• Collaborators Group of collaborators: Leonardo Astudillo, Cristina Belizna, Nadia Belmatoug, Olivier Benveniste, Audrey Benyamine, Holly Bezanahary, Patrick Blanco, Olivier Bletry, Bahram Bodaghi, Pierre Bourgeois, Benoît Brihaye, Emmanuel Chatelus, Richard Damade, Eric Daugas, Christian De-Gennes, Jean-François Delfraissy, Céline Delluc, Aurélien Delluc, Pierre Duhaut, Alain Dupuy, Isabelle Durieu, Hang-Korng EA, Dominique Farge, Christian Funck-Brentano, Frédérique Gandjbakhch, Justine Gellen-Dautremer, Bertrand Godeau, Cécile Goujard, Catherine Grandpeix, Claire Grange, Lamiae Grimaldi, Gaëlle Guettrot, Loïc Guillevin, Eric Hachulla, Jean-Robert Harle, Julien Haroche, Pierre Hausfater, Jean Jouquan, Gilles Kaplanski, Homa Keshtmand, Mehdi Khellaf, Olivier Lambotte, David Launay, Hervé Levesque, Olivier Lidove, Eric Liozon, Kim LY, Matthieu Mahevas, Kubéraka Mariampillai, Xavier Mariette, Alexis Mathian, Karin Mazodier, Marc Michel, Nathalie Morel, Luc Mouthon, Rokiya Ngack, Jacques Ninet, Eric Oksenhendler, Jean-Luc Pellegrin, Olivier Peyr, Anne-Marie Piette, Vincent Poindron, Jacques Pourrat, Fabienne Roux, David Saadoun, Sabrinel Sahali, Bernadette Saint-Marcoux, Françoise Sarrot-Reynauld, Jérémie Sellam, Damien Sene, Jacques Serratrice, Pascal Seve, Jean Sibilia, Claude Simon, Christelle Sordet, Benjamin Terrier, Salim Trad, Jean-François Viallard, Elisabeth Vidal, Bertrand Wechsler, Pierre-Jean Weiller, Noël Zahr.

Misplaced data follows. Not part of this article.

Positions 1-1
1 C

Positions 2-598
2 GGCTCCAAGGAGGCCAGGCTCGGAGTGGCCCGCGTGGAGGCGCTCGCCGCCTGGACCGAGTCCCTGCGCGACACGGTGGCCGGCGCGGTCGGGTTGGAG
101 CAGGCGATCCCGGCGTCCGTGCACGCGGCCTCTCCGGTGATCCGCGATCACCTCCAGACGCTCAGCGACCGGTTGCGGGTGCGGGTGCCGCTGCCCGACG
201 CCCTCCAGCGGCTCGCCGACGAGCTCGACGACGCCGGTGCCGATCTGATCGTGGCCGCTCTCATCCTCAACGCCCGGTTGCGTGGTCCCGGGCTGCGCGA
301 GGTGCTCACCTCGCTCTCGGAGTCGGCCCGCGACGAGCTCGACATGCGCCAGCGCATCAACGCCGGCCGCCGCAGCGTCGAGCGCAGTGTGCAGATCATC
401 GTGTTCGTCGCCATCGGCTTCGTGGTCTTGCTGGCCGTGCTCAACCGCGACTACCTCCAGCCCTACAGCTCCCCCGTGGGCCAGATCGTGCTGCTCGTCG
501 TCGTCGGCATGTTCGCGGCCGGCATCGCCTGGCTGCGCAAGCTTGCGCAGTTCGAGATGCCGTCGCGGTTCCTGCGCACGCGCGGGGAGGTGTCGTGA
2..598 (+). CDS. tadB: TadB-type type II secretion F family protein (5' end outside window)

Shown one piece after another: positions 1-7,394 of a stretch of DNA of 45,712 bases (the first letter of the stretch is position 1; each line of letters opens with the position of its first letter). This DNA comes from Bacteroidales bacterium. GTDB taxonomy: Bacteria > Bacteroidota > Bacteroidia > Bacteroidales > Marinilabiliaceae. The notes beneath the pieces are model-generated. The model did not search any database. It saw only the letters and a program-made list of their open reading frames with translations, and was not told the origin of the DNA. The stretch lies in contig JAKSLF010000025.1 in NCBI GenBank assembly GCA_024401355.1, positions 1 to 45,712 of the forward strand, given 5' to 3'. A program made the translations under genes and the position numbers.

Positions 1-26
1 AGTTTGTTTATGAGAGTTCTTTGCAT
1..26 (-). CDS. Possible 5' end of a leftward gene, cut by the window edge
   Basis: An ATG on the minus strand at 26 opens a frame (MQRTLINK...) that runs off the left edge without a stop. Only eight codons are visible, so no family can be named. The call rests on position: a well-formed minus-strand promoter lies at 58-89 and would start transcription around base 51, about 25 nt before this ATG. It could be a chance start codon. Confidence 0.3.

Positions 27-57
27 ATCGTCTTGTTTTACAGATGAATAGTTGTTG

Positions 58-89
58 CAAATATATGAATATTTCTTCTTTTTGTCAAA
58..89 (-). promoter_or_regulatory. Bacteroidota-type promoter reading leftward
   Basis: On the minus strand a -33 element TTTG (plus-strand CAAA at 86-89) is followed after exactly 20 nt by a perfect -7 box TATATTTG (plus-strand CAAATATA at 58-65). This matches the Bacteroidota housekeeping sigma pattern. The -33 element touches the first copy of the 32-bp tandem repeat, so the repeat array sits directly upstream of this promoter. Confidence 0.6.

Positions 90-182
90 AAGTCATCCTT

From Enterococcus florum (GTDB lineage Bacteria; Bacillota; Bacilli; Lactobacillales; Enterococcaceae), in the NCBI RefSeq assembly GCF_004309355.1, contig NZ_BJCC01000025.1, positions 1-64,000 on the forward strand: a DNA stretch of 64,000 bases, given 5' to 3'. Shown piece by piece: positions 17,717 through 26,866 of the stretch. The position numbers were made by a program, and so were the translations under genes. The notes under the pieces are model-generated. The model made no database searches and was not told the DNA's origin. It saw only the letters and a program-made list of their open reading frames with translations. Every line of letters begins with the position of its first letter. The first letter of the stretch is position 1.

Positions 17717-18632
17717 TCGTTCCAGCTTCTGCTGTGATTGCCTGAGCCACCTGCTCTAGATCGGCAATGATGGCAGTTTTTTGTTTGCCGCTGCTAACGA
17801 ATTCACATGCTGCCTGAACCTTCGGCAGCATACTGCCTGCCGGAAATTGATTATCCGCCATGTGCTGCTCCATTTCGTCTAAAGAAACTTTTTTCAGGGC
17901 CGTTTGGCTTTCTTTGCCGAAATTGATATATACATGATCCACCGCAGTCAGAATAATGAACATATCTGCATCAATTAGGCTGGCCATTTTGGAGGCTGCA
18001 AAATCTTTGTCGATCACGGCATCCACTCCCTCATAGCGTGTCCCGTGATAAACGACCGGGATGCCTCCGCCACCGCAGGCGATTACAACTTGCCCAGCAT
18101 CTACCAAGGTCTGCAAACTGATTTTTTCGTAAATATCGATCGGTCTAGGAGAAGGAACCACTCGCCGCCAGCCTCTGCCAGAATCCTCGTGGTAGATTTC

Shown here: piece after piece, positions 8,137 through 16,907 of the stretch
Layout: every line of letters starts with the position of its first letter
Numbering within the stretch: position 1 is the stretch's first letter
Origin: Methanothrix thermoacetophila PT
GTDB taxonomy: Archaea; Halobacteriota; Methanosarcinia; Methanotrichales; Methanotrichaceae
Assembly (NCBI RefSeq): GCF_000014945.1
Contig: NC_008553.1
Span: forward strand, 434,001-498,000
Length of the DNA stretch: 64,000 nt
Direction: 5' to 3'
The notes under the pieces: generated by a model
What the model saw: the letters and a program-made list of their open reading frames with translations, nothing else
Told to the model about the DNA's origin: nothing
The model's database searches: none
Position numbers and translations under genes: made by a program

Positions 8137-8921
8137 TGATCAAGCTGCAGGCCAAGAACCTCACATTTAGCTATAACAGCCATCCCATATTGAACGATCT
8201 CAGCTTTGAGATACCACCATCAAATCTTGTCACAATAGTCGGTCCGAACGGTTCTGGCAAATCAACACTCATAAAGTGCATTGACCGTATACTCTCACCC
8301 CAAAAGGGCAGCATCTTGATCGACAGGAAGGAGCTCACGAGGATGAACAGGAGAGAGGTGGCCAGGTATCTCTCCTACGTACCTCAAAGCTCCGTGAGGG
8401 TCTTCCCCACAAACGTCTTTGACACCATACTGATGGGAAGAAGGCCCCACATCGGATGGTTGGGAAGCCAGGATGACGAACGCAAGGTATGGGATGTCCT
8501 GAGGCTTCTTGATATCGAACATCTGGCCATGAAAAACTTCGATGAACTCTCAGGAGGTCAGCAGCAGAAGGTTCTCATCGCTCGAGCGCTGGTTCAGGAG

• Contributors Substantial contributions to the conception or design of the work; or the acquisition, analysis or interpretation of data for the work; and drafting the work or revising it critically for important intellectual content; and final approval of the version to be published; and agreement to be accountable for all aspects of the work in ensuring that questions related to the accuracy or integrity of any part of the work are appropriately investigated and resolved.

  • Funding The PLUS study was funded by a grant from the French PHRC 2005 Ministère de la santé; the Direction de la Recherche Clinique et du Développement provided logistic and administrative support.

  • Competing interest None.

  • Data sharing statement No additional data available.

  • Ethics approval CPP Paris.

  • Provenance and peer review Not commissioned; externally peer reviewed.